New Enterprise Associates Peter Barris discusses the biggest venture fund ever.» Read More
Steve Jobs is healthy, was taken by surprise by all the speculation about his health swirling around him after his last public appearance in June, and says while he could "stand to gain 10 or 15 pounds," he's doing just fine.
It looks like a win-win-win: content creators get a new forum for their business, sponsors get to entertain their consumers, slipping in some positive associations with their brand, while Google gets to expand it's Ad Sense content network's reach and importance.
Yahoo and Google's advertising partnership announced in June is a big deal, in fact the promise that it would increase Yahoo revenues was one reason used in defending against Microsoft's proposed takeover.
Apple Inc. Chief Executive Steve Jobs poked fun at reports of his poor health on Tuesday as he introduced new iPod nano and Touch music players.
This is the live blog of the Apple "Let's Rock" event. The first post is at the bottom of the page, with the last enry at top.
Apple Inc. shares fell as much as 5 percent on Monday ahead of a highly anticipated event on Tuesday when the maker of the Mac, iPod and iPhone is expected to roll out a new iPod Nano and may give an update on iPhone sales.
As you might imagine, the reactions to the my earlier post today about Apple fatigue plaguing investors seems to have struck a nerve. Here are some more of your responses:
I just knew that when I wrote that last post about some on the Street growing tired of Apple, that it would lead to a few responses from some of you. Well, I was right.
Yet this time around, it seems to me that Apple is laboring to manufacture the magic. Investor expectations have been ratcheting up at fever pitch for four straight years. It's simply getting more difficult to wow them every time.
If the nation's looming transition to digital broadcasting turns out to be a train wreck, as some in Congress fear, Wilmington, NC, will be the first car to jump the track.
A few weeks ago, I detailed in a blog Microsoft's decision to use comedian Jerry Seinfeld as its new pitchman. I wrote then of the unusual choice of a professional complainer who hasn't done anything meaningful since his show Seinfeld went off the air a decade ago.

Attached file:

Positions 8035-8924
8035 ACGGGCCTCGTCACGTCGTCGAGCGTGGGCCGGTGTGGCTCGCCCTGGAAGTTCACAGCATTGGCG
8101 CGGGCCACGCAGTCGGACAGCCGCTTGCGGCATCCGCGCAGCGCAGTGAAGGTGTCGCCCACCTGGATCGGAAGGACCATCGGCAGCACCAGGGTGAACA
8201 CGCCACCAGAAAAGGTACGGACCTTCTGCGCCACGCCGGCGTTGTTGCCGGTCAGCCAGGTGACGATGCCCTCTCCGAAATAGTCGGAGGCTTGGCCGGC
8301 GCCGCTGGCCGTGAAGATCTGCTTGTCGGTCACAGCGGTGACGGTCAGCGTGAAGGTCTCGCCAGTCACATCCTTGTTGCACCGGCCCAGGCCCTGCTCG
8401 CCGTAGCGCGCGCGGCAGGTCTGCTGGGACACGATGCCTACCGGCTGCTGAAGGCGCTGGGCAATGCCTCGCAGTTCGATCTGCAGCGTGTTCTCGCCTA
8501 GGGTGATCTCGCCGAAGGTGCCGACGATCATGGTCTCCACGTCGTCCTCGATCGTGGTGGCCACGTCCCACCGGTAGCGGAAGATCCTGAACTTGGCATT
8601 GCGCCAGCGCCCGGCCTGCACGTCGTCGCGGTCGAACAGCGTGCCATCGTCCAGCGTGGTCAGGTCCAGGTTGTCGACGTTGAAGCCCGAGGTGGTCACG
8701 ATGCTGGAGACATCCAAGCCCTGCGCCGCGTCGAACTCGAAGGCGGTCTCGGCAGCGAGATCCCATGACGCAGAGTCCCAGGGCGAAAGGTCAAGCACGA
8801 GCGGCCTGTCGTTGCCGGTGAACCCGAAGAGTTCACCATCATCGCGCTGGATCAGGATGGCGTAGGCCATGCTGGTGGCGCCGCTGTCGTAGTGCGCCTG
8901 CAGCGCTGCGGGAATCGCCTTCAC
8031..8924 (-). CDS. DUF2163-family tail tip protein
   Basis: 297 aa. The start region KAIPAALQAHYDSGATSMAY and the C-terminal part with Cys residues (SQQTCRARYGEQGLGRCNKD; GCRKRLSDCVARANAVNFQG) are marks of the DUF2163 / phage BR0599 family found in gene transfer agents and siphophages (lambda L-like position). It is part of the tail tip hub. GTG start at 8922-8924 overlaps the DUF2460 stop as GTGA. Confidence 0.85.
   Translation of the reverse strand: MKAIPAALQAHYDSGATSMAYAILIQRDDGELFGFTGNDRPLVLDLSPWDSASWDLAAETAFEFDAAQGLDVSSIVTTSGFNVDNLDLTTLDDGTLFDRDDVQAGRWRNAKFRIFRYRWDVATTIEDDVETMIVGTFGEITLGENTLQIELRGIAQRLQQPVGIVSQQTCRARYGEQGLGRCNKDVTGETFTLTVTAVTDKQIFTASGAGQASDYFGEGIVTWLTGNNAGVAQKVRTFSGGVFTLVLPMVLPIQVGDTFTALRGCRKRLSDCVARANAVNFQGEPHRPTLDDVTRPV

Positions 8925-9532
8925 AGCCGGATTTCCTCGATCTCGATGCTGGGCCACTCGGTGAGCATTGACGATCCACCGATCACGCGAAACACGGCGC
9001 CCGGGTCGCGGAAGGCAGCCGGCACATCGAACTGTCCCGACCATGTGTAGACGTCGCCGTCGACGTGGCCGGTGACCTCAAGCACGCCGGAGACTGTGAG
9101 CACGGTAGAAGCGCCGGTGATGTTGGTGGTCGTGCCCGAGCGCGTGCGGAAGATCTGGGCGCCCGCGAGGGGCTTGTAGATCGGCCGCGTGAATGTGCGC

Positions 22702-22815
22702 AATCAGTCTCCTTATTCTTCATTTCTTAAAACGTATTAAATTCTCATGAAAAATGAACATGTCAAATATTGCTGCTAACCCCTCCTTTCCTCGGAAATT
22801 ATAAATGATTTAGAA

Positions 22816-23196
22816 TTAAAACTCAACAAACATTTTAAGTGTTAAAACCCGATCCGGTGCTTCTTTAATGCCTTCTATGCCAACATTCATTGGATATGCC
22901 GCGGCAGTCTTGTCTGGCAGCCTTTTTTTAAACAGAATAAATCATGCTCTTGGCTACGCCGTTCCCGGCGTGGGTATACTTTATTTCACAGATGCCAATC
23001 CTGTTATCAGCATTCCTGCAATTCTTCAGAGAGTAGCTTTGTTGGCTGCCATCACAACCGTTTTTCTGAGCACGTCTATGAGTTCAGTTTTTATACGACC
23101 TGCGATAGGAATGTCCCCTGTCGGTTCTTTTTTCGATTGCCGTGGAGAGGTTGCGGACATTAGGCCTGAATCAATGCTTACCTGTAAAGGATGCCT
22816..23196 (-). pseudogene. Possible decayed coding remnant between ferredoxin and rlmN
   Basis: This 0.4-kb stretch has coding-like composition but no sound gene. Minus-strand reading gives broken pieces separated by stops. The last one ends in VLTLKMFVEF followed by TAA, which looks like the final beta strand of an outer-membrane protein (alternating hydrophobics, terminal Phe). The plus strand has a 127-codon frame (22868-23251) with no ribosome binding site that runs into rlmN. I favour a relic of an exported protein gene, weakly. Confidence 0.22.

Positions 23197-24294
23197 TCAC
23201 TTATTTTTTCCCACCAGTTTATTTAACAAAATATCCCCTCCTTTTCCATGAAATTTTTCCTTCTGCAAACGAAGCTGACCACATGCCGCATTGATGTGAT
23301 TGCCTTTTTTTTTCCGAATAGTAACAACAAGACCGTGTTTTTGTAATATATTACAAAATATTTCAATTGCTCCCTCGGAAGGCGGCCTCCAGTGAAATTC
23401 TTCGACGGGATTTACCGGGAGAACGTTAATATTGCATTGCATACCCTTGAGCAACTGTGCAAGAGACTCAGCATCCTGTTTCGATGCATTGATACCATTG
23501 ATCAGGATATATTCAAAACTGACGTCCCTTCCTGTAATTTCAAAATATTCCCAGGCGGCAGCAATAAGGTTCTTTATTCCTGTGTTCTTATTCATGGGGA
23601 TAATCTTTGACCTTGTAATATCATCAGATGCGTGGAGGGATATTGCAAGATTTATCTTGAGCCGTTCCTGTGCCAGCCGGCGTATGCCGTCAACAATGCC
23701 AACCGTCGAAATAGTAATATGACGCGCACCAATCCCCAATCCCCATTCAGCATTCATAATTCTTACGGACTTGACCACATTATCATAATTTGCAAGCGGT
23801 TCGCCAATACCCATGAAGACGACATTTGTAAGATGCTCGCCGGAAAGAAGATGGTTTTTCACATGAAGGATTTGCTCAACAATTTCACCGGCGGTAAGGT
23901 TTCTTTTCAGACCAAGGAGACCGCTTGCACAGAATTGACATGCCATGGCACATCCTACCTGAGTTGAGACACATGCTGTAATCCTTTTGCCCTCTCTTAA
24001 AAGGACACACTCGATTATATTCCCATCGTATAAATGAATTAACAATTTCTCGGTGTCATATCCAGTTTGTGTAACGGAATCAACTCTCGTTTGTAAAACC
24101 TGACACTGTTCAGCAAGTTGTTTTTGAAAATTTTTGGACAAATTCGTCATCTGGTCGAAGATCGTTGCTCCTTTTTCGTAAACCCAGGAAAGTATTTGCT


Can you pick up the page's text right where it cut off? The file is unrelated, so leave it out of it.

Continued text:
Attention will turn from Jobs himself to those new products and what Apple will do for iPod. This is still clearly the little music player that could, and can. Investors have been waiting for iPod sales to slow precipitously, and while they are slowing, it's not nearly as bad as investors feared.
Both companies are in the red today thanks to the JP Morgan report out this morning suggesting weakness in display advertising because of the general economic malaise gripping so many companies during this non-recession recession.
The Virtual Worlds Expo is well underway in Los Angeles, companies using the event as a platform to make announcements about their companies.
Cheaper medications await if you know where to look.
In the first half of this year more than 300 million in venture capital financing poured into virtual world startups, with over 250 new virtual worlds popping up, and generating $700 million plus in business.
Does the world really need another Web browser? Google thinks so.
Never mind that chrome is typically the stuff that gets dented on older car bumpers, Google thinks Chrome will be the answer to Microsoft's browser dominance on the net.
Alcatel-Lucent named its new leadership on Tuesday, handing the task of turning round the loss-making telecoms equipment group to former British Telecom chief executive and industry veteran Ben Verwaayen.
The news business can be an ugly business sometimes. Just ask Apple and its CEO Steve Jobs—the subject of an erroneous obituary report Thursday. We in the news business sensationalize, we rationalize, we sanitize, we get things wrong, and sometimes we stick with stories far too long. But the ugly little truth is that the news business can actually (mis-)manage the news itself...